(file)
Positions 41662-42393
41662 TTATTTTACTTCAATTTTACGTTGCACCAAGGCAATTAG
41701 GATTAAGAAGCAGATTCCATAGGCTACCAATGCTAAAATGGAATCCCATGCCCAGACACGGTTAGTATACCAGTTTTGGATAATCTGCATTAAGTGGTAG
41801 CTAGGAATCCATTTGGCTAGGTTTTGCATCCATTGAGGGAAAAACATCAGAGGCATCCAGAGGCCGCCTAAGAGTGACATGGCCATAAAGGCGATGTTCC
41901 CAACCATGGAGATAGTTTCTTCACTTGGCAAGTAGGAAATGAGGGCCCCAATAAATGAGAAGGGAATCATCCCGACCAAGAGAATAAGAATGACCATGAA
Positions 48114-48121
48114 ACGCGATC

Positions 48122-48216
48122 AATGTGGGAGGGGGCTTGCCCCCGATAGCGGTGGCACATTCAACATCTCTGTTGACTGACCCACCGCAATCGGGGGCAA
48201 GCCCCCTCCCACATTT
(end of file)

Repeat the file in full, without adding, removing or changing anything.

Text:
Positions 41662-42393
41662 TTATTTTACTTCAATTTTACGTTGCACCAAGGCAATTAG
41701 GATTAAGAAGCAGATTCCATAGGCTACCAATGCTAAAATGGAATCCCATGCCCAGACACGGTTAGTATACCAGTTTTGGATAATCTGCATTAAGTGGTAG
41801 CTAGGAATCCATTTGGCTAGGTTTTGCATCCATTGAGGGAAAAACATCAGAGGCATCCAGAGGCCGCCTAAGAGTGACATGGCCATAAAGGCGATGTTCC
41901 CAACCATGGAGATAGTTTCTTCACTTGGCAAGTAGGAAATGAGGGCCCCAATAAATGAGAAGGGAATCATCCCGACCAAGAGAATAAGAATGACCATGAA
Positions 48114-48121
48114 ACGCGATC

Positions 48122-48216
48122 AATGTGGGAGGGGGCTTGCCCCCGATAGCGGTGGCACATTCAACATCTCTGTTGACTGACCCACCGCAATCGGGGGCAA
48201 GCCCCCTCCCACATTT